He added that he still believe Woodford Equity Income to be 'a high quality fund'.

'Many investors will want to back him to repeat his strong long term performance in the future,' he said.

'Indeed this may be a good time if he bounces back from what has been a tough period by his exceptionally high standards.'

Charles Stanley's removal of Woodford's flagship fund from its 'buy' list follows fund group Jupiter's sale last year of its £300 million stake in its Merlin range of 'multi-manager' funds, a key contributor to Woodford Equity Income's outflows.

John Chatfeild-Roberts, head of Jupiter's Merlin team, said last week he had wanted to take profits after a strong run from the manager. Profit warnings from key Woodford holdings and concerns over the Woodford's role as both investor and business owner were also factors behind the sale.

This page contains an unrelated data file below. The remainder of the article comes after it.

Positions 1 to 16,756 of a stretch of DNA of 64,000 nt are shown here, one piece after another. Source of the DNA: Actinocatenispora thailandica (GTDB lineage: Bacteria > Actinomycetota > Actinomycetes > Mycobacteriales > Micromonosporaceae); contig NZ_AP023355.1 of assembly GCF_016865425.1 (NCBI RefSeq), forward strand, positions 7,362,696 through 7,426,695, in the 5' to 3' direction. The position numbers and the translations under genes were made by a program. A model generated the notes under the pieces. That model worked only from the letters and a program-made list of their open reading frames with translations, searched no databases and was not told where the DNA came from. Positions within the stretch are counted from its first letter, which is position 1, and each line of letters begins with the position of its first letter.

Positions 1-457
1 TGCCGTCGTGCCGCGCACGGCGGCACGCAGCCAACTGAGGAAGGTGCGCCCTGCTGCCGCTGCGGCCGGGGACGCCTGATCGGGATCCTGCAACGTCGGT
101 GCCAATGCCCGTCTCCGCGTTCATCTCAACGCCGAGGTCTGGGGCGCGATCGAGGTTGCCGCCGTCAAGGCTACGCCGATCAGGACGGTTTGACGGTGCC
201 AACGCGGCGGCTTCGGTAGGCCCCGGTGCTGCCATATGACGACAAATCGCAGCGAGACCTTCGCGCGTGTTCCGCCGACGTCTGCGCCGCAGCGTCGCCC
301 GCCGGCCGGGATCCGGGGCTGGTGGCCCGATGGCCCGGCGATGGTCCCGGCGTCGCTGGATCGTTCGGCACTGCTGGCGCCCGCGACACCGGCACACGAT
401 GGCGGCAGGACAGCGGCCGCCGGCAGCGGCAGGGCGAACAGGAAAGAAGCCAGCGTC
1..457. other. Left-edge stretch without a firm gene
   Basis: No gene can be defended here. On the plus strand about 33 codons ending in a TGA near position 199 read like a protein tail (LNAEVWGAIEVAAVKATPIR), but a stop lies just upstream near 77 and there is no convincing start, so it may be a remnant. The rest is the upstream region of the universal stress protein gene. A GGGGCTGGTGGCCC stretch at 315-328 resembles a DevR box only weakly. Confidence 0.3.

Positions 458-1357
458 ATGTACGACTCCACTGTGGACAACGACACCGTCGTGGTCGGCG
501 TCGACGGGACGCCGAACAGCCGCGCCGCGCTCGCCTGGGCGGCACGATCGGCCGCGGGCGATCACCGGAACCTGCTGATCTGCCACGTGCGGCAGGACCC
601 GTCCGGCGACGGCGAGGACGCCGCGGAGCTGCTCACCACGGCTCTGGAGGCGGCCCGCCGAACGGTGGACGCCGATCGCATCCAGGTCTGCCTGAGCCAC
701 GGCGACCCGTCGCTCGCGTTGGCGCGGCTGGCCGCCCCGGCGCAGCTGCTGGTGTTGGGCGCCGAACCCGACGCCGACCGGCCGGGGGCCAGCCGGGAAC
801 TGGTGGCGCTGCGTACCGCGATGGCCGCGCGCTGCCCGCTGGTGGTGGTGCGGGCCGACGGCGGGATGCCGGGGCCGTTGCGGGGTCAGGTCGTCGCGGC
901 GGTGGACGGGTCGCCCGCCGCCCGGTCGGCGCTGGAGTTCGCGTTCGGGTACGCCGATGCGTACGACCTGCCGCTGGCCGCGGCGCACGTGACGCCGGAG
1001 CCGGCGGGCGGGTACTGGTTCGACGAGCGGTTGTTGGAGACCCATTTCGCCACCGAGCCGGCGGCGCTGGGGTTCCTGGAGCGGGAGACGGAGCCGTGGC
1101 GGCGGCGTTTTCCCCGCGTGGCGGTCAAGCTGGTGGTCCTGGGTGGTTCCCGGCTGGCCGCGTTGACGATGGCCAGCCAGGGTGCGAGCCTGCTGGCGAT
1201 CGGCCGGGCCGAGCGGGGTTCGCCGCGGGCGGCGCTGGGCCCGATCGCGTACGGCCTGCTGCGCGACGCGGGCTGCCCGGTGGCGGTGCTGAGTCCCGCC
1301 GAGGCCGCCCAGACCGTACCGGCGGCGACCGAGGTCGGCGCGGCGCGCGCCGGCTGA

5 comments so far. Why not have your say?

Law Man

May 22, 2018 at 18:10

The decline of Mr Woodford is sad; he has been a great manager until fairly recently, and you would no bet against him coming back.

However, as small investors we have to protect ourselves. I sold Woodford Equity fund some time ago at a profit; and last year sold Mr Barnett's PLI.

Conversely I have retained WPC on the basis it offers something different, and being 'Patient' is part of the concept; although I do wonder if Mr Woodford has the experience in the types of company held.

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Tyrion Lannister

May 22, 2018 at 22:39

I switched the Equity Income fund into the income focus fund about a year ago, this has also performed badly.